The day after the NBA Draft, the Washington Post’s Michael Wilbon chatted with ESPN Radio’s Dan Patrick and implied Boston’s poor history of race relations (to coin a phrase) to be the reason behind Kevin Garnett’s refusal to accept a trade to the Celtics. Perhaps unaware how many high profile black athletes feel the same way, the Lawrence Eagle-Tribune’s Bill Burt accuses Wilbon of “pulling an Al Campanis”.
On several occasions, fans in the “Boston Garden,” which was replaced by the new FleetCenter/TD Banknorth Garden in 1995, and apparently on the “street” called Wilbon the “N-word.”
Is he serious? When did this happen? Did he report this to his editors? Did he call security in the Garden? Does anybody believe this?
Then Wilbon went on to talk about Pumpsie Green, Jackie Robinson and Bill Russell, stories that have been told so many times I get ill.
Weren’t we over them? Didn’t everyone with a drop of New England blood in his/her veins agree they were not proud times in our region?
Wilbon questioned Patrick about great, cherished black athletes who came to Boston after Bill Russell. Patrick, unfortunately, didn’t have a clue and was speechless. Before Patrick was able to pull a rabbit out of his hat, Wilbon brought up Jim Rice and disarmed him by implying Rice, a Hall of Fame-caliber star, was not beloved.
He, of course, used that four-decades-old argument of “Freddie Lynn was loved more.”
Of course, Patrick and Wilbon forgot about probably the most beloved Boston athlete of the 1990s around here, Mo Vaughn. I covered the Sox then and this guy was a god compared to Roger Clemens, who was despised by most fans by the time he left here after the 1996 season.
Robert Parish, Andre Tippett and Cedric Maxwell are well-paid and well-embraced ex-Boston superstars who played and stayed here. But the fact that I have to bring that up is patronizing to blacks.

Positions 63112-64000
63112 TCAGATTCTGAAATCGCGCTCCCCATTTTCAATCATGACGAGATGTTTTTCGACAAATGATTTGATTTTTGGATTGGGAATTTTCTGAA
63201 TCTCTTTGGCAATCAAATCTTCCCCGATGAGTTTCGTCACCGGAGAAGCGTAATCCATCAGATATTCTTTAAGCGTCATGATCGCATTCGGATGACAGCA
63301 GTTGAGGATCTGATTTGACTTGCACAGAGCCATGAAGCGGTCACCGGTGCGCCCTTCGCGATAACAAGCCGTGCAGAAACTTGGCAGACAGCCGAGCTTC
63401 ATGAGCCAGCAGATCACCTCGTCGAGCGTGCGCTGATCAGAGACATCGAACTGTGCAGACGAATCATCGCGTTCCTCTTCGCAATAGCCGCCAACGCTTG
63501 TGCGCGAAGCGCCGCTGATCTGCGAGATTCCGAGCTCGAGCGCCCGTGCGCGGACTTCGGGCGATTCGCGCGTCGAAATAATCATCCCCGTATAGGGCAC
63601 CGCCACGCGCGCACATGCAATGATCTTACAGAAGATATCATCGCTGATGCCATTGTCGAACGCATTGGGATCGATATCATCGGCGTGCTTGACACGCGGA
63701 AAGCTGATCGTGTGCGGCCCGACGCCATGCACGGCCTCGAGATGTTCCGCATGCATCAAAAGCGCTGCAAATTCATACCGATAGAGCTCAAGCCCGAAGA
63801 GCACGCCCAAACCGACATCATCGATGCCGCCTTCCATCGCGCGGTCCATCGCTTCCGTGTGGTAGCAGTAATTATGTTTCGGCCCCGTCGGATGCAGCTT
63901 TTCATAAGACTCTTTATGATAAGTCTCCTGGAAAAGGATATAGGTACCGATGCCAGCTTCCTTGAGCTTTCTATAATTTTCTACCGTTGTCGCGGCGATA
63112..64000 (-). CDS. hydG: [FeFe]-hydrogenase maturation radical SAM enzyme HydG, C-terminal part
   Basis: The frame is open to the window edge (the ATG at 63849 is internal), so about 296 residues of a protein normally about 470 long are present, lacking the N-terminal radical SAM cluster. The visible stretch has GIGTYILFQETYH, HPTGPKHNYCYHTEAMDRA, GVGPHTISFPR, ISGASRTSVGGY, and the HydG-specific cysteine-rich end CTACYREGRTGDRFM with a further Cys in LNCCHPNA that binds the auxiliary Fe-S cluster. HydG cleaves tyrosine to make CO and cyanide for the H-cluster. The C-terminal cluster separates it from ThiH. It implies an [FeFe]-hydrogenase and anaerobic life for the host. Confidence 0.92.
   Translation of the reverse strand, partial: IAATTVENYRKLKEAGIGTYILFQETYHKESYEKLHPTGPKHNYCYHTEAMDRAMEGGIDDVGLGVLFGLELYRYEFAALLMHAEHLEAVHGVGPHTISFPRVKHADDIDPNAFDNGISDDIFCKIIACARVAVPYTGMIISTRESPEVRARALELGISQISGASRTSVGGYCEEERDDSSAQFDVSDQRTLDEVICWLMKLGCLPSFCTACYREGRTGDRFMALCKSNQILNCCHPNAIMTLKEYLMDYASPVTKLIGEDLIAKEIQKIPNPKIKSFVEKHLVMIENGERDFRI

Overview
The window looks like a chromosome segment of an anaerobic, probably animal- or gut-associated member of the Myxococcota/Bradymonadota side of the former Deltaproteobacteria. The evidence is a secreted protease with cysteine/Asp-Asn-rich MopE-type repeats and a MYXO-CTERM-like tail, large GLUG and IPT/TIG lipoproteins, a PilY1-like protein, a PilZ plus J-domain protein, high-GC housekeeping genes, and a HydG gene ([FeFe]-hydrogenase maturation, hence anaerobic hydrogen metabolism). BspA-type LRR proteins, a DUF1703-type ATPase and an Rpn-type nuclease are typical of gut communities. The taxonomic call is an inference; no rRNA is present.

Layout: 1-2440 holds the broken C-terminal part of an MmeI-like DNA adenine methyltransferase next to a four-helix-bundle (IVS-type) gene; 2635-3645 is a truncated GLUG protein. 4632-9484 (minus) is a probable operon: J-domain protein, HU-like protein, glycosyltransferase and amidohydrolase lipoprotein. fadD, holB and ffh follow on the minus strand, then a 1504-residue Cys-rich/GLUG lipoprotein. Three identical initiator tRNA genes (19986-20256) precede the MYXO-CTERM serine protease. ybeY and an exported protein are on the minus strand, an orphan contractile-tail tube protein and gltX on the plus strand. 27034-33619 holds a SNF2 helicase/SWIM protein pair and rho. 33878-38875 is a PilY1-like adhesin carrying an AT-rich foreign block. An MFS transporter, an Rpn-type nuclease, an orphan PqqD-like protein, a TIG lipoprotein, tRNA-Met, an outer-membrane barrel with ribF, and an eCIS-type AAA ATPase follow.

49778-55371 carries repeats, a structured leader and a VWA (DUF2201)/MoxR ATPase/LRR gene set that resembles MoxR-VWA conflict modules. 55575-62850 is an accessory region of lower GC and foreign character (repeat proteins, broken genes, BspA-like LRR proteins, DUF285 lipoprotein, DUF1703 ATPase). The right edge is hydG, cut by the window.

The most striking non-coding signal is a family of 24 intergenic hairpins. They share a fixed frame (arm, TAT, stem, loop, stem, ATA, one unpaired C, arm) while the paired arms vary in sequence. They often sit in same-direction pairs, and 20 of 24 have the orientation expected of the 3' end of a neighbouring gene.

Patronizing, perhaps. But also inaccurate. Parish played a final 3 seasons with the Hornets and Bulls, respectively. It is also a tad selective for Burt to paint Vaughn or Rice as universally beloved, much as he’s awfully careful to omit any number of incidents a tad more contemporary than Pumpsie Green. Like Dee Brown being pulled over by the police. Dennis and Callahan yucking it up about the “METCO Gorillia”. Really, what can we make of Burt being quick to cite Andre Tippet but not nearly so fast to recall Charles Stuart?
If Burt wishes to argue that Boston isn’t a racist town, he’s certainly entitled to his point of view. But he’s either blissfully ignorant about how the city acquired such a reputation, or he actually believes there’s anything to be gained by scoffing at Wilpon’s claims of being verbally abused.
Burt’s twisted sensibility on this point is further exposed when he demands to know where Michael Holley stands on all of this (“Holley, who is black, unfortunately had a chance to make Wilbon look like a fool. Instead, though, Holley walked on egg shells, semi-refuting Wilbon. Maybe some of our finest are too close with the popular Wilbon.”) And why single out Holley? Bob Ryan’s worked alongside Wilbon far more recently. Or is Michael Holley’s employment at WEEI and the Boston Globe supposed to prove how enlightened Boston’s truly become?
I’m trying very hard to get into Burt’s head, but it’s a dark and scary place. Because Michael Holley has managed to negotiate the Boston sports media scene without being lynched, he’s qualified to tell us Michael Wilbon is lying about being hit with N-bombs on Causeway Drive? Good fucking grief, perhaps Boston struggles with a racist tag because some of the burg’s most blatant apologists are in such denial.